This book presents a collection of lessons on how best to run elections and politics, using examples from the Japanese experience and showing how elections operate in a non-Western democracy.
Featuring extensive data and evidence from both Japan and the United States, the themes covered include one-party rule, ballot security and voting procedures, election regulations, malapportionment and gerrymandering, court interventions, voter attachments, and distortions of the public will by election rules. In so doing, the analysis challenges conventional wisdom in both Japan and the United States, highlighting surprising and counterintuitive findings from decades of observation. This book also explicitly compares Japan to other, similarly situated democracies. Japan is therefore not treated as a standalone case but, rather, the lessons from Japan are contextualized for greater understanding and can be used to inform discussions about comparative elections and democracy.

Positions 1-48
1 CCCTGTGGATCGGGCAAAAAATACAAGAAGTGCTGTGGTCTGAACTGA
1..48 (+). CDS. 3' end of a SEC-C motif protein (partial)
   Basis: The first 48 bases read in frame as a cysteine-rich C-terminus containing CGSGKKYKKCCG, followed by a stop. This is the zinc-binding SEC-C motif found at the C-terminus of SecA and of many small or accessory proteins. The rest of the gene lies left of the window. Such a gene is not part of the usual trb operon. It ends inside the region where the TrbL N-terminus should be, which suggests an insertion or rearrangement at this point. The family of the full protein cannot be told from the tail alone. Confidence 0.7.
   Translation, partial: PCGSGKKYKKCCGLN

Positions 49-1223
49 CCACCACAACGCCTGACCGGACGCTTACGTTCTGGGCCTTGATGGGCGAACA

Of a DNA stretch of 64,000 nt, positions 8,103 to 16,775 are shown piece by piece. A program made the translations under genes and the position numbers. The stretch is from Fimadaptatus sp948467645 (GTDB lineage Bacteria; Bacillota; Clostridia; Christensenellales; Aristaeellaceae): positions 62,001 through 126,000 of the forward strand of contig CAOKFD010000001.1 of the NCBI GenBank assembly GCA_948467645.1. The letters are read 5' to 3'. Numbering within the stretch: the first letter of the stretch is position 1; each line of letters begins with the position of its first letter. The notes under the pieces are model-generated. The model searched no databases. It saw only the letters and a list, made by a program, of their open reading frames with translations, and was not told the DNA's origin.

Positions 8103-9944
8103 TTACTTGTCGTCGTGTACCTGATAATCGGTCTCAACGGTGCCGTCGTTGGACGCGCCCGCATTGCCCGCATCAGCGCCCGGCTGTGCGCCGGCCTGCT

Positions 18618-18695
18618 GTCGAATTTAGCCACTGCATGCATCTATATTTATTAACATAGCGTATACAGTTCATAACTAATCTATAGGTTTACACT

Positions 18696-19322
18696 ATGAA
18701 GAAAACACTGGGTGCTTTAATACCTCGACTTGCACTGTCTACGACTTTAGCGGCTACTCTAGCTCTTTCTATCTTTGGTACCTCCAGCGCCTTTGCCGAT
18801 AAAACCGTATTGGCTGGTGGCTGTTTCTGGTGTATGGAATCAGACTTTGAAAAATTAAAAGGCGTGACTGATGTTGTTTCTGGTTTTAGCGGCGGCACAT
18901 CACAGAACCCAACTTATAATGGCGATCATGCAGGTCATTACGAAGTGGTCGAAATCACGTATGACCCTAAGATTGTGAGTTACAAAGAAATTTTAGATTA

Offering practical advice in relation to elections and the functions of democracy, Japanese Democracy and Lessons for the United States will be useful to students and scholars of Japanese, US, and comparative politics.
Table of Contents
2. One-party rule
3. Campaign regulations
4. Drawing the boundaries of election districts
5. Supreme courts and election procedures
7. Democracy and political instability
8. Acceptance of election results